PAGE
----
This weekend I headed back to Chapel Hill, North Carolina to meet up with my girlfriends from college. It had been a couple of years since we have all been together and I was very excited about the trip. Although it would be much cooler to say I didn’t care what I looked like for the weekend…that what I wore, how much I weighed or how dark my roots were didn’t matter…that would be a lie. The truth is I did care. It wasn’t about impressing my friends or trying to look better than them...it was simply about showing some improvement.
I love the emails that start about three weeks prior to these trips. One girl will say, “Hey ladies! What’s the plan?” Someone will email back “Plan? I PLAN on getting drunk from the time I am there until the time I land back home! I SO need a break!” Another friend might say, “You know it! The old girl is back so WATCH OUT! HOLLER!” And so on and so on. It is important to note that most of these emails are most likely sent while these women are driving minivans, packing lunches, and unloading the dishwasher. Good to remember when you are setting expectations.
Everything was going as planned until two weeks prior to the trip when I received the following email:
“Kelsey, bad news…no good on childcare for girls weekend. Husband is going to be out of town, looks like we are going to have to bring baby Carson with us…grandma will pick her up when we arrive… Lsorry”
Normally that news wouldn’t have been a big deal. But when your flight consists of completely sold out, 6-hour red-eye from LAX to RDU, this becomes a problem. In one quick email, my hopes of an ambien + wine + kid free start to my weekend were over.
There is not much to say about the flight except that it was close to unbearable. That sweet child who we all love so much on Earth became a demon while 40,000 feet in the air. From the moment we went through security, until about 2 hours into the flight, she screamed as if she was being tortured. She wiggled, banged, screeched, and spilled until eventually, as her mother held her in a hog wrestling rodeo hold, she finally fell asleep. The fact that we didn’t have a ticket for her made it even more fun. For the remaining 2 ½ hours, we sat frozen, afraid to move and overwhelmed with fear. At point during the flight, my girlfriend and I looked at each other and said, “This was a bad idea. We should have just stayed home and organized our linen closet.”
Somehow we made it, handed a naked and exhausted one-year old to her grandma, and headed into Chapel Hill. When I saw all my friends, they strangely recognized me right away. I could barely believe it because I was certain all my highlighting, self-tanning, crunching, and shopping would have made me unrecognizable. Not so much. We all hugged each other and spent a good thirty minutes telling one another how good we looked, how much fun we are going to have, and how great it was to be back. We checked our phones one last time and then committed to the next 48 hours.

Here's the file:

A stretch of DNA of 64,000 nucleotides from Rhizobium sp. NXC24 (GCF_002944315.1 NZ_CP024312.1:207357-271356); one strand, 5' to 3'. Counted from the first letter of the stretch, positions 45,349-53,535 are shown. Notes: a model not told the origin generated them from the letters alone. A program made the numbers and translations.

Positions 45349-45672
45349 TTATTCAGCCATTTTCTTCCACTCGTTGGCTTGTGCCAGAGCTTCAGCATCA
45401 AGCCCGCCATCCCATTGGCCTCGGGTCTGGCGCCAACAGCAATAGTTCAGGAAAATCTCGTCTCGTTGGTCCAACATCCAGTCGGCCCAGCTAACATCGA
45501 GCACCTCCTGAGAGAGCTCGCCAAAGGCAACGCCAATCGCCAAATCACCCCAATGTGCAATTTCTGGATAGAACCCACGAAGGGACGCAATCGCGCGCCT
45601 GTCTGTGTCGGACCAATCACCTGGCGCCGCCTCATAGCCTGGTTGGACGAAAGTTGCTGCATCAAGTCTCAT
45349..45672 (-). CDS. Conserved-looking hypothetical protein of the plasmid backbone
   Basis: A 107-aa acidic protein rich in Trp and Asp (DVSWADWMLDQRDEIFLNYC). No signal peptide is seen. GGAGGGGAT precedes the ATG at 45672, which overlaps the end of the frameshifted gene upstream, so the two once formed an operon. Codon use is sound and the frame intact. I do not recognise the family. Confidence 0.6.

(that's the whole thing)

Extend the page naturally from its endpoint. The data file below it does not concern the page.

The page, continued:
With no sleep, a time change, and deep desire to relive our past, we met for cocktails at the hotel bar. We started the evening with adult drinks like Cosmos and beer…we ended the evening with not so adult drinks like Irish car bombs and Goldshalger shots. We went to every bar on Franklin Street, both old and new, and relived each minute of our four years in college. Eventually we found an Irish bar that played Hip Hop, Katy Perry, and JLo…we had found our home and things were looking up.
Throughout the night, I brought out dance moves that I haven’t used in over 10 years. At one point, I fell down on the dance floor. My friends may say it was because of the drinks, but in my heart, I know it was simply because I took it too low for my legs to handle. Later in the night, a few of us decided it would be a good idea to buy some cigarettes. There is nothing cooler than watching a bunch of moms who have never really smoked before, pick up the habit around 2am in a college town. Slowly, over a span of 5 hours, we had become those thirty something women I used to feel sorry for. Why did we think dancing in a circle holding hands was a good idea? Is requesting “Get on the Floor” at age 34 really appropriate? These are the questions that keep me up at night.
I am not sure when we all knew it was time to go, but the signal was given, and we eventually got into a cab. The price of the cab ride was $30…the distance we traveled…3 blocks. Some things never change. We got back to our hotel room, threw on our pajamas and listened to old school rap. We laughed, we made fun of each other, and we ordered pizza to our room.
The following day we took it down a notch. We all walked to the football game, bought UNC gear for our kids, and had dinner together. And this is what I realized…getting away these days takes a lot of work. There is a lot scheduling, organizing, and planning that has to take place. Lists have to be made and car pools have to be set up. But in the end, no matter how much we have to do to make them happen, they are a necessity. They remind us who we were before life got complicated. They make us laugh, and in the end, they give us a reason to take off our sweats, throw on self-tanner, and show everyone that we have made some improvement.